However much companies are prepared to commit to their logistics operations – in terms of finance or man power – we commonly see the same mistakes crop up. Through years working in the industry, we have often encountered recurring themes when it comes to the obstacles that can scupper companies’ efficiency when it comes to delivering goods from A to B efficiently, safely and on budget. Here are three common mistakes which we would advise avoiding as much as possible:

1. Too many cooks spoil the broth

If you have multiple departments involved in your shipping operation, or more complex still, have a number of shipping partners as part of the chain, you are risking your logistics becoming an organisational nightmare. For this reason, we strongly recommend a ‘governing department’ whose responsibility it is to oversee shipping at every part of the process, working in tandem with one sole shipping provider who can manage the product journey end to end. For example, if you are arranging freight to Germany, and are relying on departments at the source and destination end, as well as several shipping providers to arrange your Germany freight services operation, you are risking losing efficiency in terms of both accurate accounting and time.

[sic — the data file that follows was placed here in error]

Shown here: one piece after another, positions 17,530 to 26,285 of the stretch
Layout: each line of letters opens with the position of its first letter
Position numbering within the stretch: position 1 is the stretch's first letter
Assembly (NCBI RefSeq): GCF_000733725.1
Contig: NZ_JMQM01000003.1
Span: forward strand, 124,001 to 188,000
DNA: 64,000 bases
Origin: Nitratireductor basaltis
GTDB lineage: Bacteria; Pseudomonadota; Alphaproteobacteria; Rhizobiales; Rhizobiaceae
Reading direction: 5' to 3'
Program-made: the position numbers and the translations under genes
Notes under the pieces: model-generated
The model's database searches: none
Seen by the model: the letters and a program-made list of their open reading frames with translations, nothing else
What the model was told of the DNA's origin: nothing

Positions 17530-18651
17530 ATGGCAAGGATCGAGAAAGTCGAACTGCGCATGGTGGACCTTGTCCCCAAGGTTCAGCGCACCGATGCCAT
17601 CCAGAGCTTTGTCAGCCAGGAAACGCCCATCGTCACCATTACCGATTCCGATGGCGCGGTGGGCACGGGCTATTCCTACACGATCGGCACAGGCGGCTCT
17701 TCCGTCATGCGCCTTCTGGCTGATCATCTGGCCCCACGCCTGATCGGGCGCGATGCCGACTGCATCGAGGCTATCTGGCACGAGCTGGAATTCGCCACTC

2. Losing cost control

While it might appear to save money employing a logistical team in house, the truth is that, in many cases, outsourcing can make sense, allowing you to utilise the operational man power of the experts, while only paying for what you need to. It certainly makes sense to have an employee that is dedicated – part time or full time – to shipping operations, and can act as a first point of contact with your logistics provider. But, if you are funding a full-time team to look after your logistics, there is sizeable chance that there could be some money to be saved somewhere down the chain.

3. Visible data

Data, and the improper recording and updating of it, can often be the tripwire which brings shipping operations to a halt. It is important that your data is kept both safe and secure, and also that you know exactly who is viewing, and changing it. As with the first point in this list, too many parties interfering and editing your logistical data can result in a confused situation when the most up to date figures can give reason for debate. Even with a content management and sharing platform, spreadsheets can quickly become inaccurate and outdated. It can pay dividends to appoint a logistics provider, such as Ceramic Logistics, that can take full responsibility for the recording and updating of data, ensuring only accredited parties are permitted to make changes.